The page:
Alexandria, Egypt's second capital, had been one of the biggest cities in the Eastern hemisphere and a hub of Hellenic culture and science. After beginning the Persian war in 332 BCE, Alexander the Great established the city. After Alexander's demise, the Greeks occupied Alexandria for three centuries until Cleopatra's rule began. Cleopatra was a Greek and a powerful Egyptian Pharaoh. She controlled Egypt and devoted much of her time forging ties with Roman elites to prevent the Romans from conquering the country.


Now, the city of Alexandria spans the coast from east to west, and the roar of waves and the aroma of fresh seafood can be found practically anywhere in the city. Thousands of Egyptians flock to its alleys and beaches during the summer, while periodic sea storms batter the structures in winters, withering the wrought-iron terraces along the Seafront. Here's a guide on what visitors can do when visiting the famed former home of Cleopatra.

This History of the city of Alexandria And what to know about it

It used to be the most important cultural hub of the early middle ages, matching even Athens, Greece. It was also home to the Egyptian pharaohs and the renowned Library of Alexandria. It had opulent castles and shrines in the old kingdom. Ships from all across the Mediterranean landed at the twin harbor. Tragically, all of this beauty was destroyed in AD365 by a massive tsunami. Much of historic Alexandria is now submerged beneath the city and the port waters. Marine excavations in the Eastern Bay have uncovered a treasure trove of antiquities.

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What should you Explore In The City of Alexandria?

Interested In Books? Visit Bibliotheca Alexandrina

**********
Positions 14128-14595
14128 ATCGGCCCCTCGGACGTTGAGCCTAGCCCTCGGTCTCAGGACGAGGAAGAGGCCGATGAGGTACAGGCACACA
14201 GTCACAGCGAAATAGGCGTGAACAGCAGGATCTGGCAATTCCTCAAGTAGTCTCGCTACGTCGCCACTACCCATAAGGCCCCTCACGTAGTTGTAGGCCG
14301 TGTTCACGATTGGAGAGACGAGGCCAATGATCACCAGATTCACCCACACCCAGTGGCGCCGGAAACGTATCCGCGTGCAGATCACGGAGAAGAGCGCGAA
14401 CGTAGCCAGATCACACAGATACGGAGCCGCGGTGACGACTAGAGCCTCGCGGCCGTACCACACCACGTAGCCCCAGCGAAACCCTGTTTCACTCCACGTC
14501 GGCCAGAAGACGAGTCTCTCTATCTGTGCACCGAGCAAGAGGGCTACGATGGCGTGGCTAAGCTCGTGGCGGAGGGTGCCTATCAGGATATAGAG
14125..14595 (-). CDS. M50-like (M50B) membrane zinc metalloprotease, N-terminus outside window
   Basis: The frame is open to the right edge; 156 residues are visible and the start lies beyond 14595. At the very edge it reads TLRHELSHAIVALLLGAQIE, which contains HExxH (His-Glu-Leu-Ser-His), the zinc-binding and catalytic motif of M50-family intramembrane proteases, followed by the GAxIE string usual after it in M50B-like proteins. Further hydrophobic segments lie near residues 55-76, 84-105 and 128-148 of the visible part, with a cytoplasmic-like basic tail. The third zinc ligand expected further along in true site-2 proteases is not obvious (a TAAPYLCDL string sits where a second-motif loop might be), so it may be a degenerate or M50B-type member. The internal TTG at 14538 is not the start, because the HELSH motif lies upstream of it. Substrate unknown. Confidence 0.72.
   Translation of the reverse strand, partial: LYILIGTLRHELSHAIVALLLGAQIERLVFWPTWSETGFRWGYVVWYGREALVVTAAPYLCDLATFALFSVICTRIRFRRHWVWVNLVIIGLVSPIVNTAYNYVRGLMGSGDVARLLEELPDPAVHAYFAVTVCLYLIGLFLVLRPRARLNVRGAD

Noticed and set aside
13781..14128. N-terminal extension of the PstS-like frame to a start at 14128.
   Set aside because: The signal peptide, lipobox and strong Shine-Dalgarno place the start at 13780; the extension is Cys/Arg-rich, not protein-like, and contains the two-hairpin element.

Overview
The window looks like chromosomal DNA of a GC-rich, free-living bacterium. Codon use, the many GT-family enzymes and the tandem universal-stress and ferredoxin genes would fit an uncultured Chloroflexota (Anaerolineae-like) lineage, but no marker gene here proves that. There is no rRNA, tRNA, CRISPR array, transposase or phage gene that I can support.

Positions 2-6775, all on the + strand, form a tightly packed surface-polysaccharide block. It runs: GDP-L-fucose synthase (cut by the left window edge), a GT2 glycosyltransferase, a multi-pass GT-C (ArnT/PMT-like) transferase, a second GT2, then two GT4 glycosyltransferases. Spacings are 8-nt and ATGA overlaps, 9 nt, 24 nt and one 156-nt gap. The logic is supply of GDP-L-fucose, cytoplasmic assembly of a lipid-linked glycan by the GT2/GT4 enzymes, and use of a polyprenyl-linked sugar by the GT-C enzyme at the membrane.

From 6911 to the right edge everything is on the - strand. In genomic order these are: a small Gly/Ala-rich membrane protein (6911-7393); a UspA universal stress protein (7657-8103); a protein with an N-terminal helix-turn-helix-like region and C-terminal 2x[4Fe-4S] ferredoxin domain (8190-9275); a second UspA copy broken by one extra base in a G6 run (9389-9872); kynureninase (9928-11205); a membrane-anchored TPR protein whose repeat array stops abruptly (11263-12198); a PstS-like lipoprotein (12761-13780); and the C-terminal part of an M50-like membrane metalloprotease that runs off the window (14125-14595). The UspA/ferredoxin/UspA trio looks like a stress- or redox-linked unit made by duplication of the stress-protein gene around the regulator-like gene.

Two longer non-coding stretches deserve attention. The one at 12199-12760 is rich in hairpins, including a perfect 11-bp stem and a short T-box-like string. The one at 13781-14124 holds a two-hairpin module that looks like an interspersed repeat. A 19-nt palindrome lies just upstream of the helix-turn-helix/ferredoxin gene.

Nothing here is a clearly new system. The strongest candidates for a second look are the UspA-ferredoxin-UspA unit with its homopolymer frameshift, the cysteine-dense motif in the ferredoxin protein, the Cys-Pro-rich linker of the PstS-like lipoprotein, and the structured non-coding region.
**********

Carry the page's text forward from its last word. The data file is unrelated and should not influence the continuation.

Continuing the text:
The Bibliotheca Alexandrina is the city's economic core and among Egypt's most prominent contemporary monuments. It has one of the most extensive libraries in the modern world and several museums dedicated to Alexandria's historical legacy. Its design is centered on a massive sun disc that sits atop the seaside Corniche.

The central library and its study room can accommodate eight million books inside. The Antiquities Gallery in Alexandria houses a collection that spans Ancient Egypt through the Greco-Roman period, with the highlight displays exhibiting statuary discovered during marine archaeological digs in the port.

The Manuscript Museum, located beneath the library, houses a collection of historical texts and manuscripts.

Let's Visit Catacombs of Kom el-Shuqqafa

The Catacombs of Kom el-Shuqqafa are carved out of stone on the southern hillside.

They are believed to date from the second century AD and provide an excellent example of the Alexandrian blend of Egyptian and Greco-Roman designs.

They are arranged on multiple layers of mausoleums and shelf tomb vaults and were found in 1900.

The main dome is reached via a spiral stairway that descends to the ground. The burial

site and the Sepulchral Chapel, which contains 91 shelf tombs, each big enough to hold three or four coffins are to the right.